Particulate matter pollution may negatively affect the brain.
Particulate matter pollution has long been known to be a factor in raising the risk of stroke. Additionally a 2004 American Heart Association scientific statement on “Air Pollution and Cardiovascular Disease” concluded that exposure to particulate matter (PM) air pollution contributes to cardiovascular morbidity and mortality.
It appears that air pollution and the negative health effects of particulate matter has one more concern to add to the list ‘risk to brain structure and cognitive functions’. A new study led by scientists from Beth Israel Deaconess Medical Center and Boston University School of Medicine suggests that long term exposure may cause damage to brain structures and impair cognitive function. Further it found that a PM2.5 pollution increase of only 2µg per cubic meter, a range commonly observed across metropolitan regions, was associated with being more likely to have covert brain infarcts and smaller cerebral brain volume, equivalent to approximately one year of brain aging.
Particulate matter pollution health effects are an increasing concern as air pollution continues to be a worldwide concern. Additional readings below of a CDC informational page supplies useful information. The link to the EPA Air Quality Index (AQI) tells you when air pollution is likely to reach levels that could be harmful. You can use the AQI as a tool to help you avoid particle pollution.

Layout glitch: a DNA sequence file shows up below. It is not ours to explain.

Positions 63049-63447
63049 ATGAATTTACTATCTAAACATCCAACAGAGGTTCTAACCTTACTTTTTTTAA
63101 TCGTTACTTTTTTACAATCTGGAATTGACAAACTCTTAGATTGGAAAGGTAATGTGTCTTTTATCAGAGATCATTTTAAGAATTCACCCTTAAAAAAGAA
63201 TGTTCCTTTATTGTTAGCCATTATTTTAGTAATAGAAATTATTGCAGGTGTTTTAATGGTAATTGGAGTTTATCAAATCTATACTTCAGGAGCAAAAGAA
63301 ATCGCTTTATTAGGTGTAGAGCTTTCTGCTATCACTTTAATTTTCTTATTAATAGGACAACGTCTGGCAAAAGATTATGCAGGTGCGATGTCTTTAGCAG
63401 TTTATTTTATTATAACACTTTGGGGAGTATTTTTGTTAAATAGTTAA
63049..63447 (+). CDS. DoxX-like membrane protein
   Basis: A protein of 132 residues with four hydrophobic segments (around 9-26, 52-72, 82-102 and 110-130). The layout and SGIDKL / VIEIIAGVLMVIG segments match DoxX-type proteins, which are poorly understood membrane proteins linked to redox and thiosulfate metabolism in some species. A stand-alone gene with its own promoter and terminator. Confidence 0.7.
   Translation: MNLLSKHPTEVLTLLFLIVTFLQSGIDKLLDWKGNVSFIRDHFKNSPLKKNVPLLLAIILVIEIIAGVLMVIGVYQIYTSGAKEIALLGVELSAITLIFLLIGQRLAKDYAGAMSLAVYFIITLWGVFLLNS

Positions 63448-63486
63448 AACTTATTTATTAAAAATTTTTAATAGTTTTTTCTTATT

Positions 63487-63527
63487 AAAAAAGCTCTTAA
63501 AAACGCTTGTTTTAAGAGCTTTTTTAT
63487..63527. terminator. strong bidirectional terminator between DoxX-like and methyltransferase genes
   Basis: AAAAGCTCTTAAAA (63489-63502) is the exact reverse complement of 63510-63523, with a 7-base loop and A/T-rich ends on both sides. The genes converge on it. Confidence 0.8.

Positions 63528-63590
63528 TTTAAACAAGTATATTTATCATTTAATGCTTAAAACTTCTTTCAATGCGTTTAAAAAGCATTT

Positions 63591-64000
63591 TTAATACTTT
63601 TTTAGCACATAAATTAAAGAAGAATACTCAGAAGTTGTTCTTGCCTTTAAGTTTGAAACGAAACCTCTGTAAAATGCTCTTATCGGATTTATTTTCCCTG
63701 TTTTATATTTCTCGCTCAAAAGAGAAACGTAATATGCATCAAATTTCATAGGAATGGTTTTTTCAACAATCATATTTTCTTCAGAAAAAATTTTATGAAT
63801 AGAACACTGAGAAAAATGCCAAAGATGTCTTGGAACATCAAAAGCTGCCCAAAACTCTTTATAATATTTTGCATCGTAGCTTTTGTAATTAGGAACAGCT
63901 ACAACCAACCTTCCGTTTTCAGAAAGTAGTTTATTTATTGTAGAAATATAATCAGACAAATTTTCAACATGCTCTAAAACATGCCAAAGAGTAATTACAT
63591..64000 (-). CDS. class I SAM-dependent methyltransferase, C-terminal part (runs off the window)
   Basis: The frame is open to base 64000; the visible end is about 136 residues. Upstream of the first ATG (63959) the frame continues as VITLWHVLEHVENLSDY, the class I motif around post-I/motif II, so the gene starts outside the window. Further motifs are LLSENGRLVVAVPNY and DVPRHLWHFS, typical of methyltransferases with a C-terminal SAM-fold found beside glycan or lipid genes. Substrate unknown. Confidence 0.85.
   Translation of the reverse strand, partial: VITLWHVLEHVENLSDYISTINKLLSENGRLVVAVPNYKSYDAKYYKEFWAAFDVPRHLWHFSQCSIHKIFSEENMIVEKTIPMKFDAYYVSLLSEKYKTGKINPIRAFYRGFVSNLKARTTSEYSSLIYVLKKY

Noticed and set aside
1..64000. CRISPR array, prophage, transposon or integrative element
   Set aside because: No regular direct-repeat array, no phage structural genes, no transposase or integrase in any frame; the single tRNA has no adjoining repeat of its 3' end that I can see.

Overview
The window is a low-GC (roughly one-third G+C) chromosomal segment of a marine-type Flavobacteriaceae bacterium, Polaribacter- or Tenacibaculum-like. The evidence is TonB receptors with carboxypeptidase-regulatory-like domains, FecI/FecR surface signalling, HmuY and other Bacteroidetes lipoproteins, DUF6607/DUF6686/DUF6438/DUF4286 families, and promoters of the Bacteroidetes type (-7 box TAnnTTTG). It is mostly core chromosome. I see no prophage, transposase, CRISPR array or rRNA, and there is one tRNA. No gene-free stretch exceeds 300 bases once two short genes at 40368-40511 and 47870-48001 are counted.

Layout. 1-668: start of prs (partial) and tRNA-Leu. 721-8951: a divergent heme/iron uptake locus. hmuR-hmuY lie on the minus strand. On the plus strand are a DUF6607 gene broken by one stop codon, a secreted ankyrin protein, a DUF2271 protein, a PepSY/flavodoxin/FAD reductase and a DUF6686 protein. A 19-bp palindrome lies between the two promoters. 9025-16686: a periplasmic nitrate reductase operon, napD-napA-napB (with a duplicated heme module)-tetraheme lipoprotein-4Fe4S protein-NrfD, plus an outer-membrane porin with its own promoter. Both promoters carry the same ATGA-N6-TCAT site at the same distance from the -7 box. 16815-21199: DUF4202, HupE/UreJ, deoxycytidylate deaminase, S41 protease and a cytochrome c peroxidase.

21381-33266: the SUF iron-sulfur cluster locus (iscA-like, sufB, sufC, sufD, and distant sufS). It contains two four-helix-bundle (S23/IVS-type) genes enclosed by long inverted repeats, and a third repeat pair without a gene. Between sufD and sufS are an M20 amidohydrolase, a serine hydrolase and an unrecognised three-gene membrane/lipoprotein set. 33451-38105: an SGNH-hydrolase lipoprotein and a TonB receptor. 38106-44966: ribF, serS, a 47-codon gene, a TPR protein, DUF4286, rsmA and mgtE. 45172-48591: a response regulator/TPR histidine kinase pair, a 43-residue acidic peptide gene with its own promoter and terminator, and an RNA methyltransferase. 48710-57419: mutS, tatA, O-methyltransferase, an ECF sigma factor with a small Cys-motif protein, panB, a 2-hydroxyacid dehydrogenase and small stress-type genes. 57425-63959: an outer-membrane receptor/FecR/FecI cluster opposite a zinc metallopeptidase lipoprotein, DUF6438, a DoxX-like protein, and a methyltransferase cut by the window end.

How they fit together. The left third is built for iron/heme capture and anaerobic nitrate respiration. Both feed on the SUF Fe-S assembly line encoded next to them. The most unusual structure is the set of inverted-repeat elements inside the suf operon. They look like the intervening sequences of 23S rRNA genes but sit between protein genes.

What are brain infarcts?
A cerebral infarction is a type of ischemic stroke resulting from a blockage in the blood vessels supplying blood to the brain. Specifically related to air pollution it looks that Infarcts deep in brain have been linked to poor memory and cognition besides hampering functioning of the smallest of the vessels that could lead to stroke without symptoms.
What is particulate matter air pollution?
Particulate matter (PM) is an air pollution term for a mixture of solid particles and liquid droplets found in the air. The pollutant comes in many sizes and can be composed of a variety of materials and chemicals. Particles that are small enough to be inhaled have the potential to cause health effects.
Particles less than 2.5 micrometers in diameter (PM2.5) are referred to as "fine" particles and are believed to pose the greatest health risks. Because of their small size (approximately 1/30th the average width of a human hair), fine particles can lodge deeply into the lungs.
Beth Israel Deaconess Medical Center. "Long-term exposure to air pollution may pose risk to brain structure, cognitive functions." ScienceDaily. ScienceDaily, 23 April 2015. www.sciencedaily.com/releases/2015/04/150423182357.htm
Brook, MD et al., AHA Scientific Statement “Particulate Matter Air Pollution and Cardiovascular Disease.” American Heart Association http://circ.ahajournals.org/content/121/21/2331.full
‘Particle Pollution’ Centers for Disease Control and Prevention
EPA Air Quality Index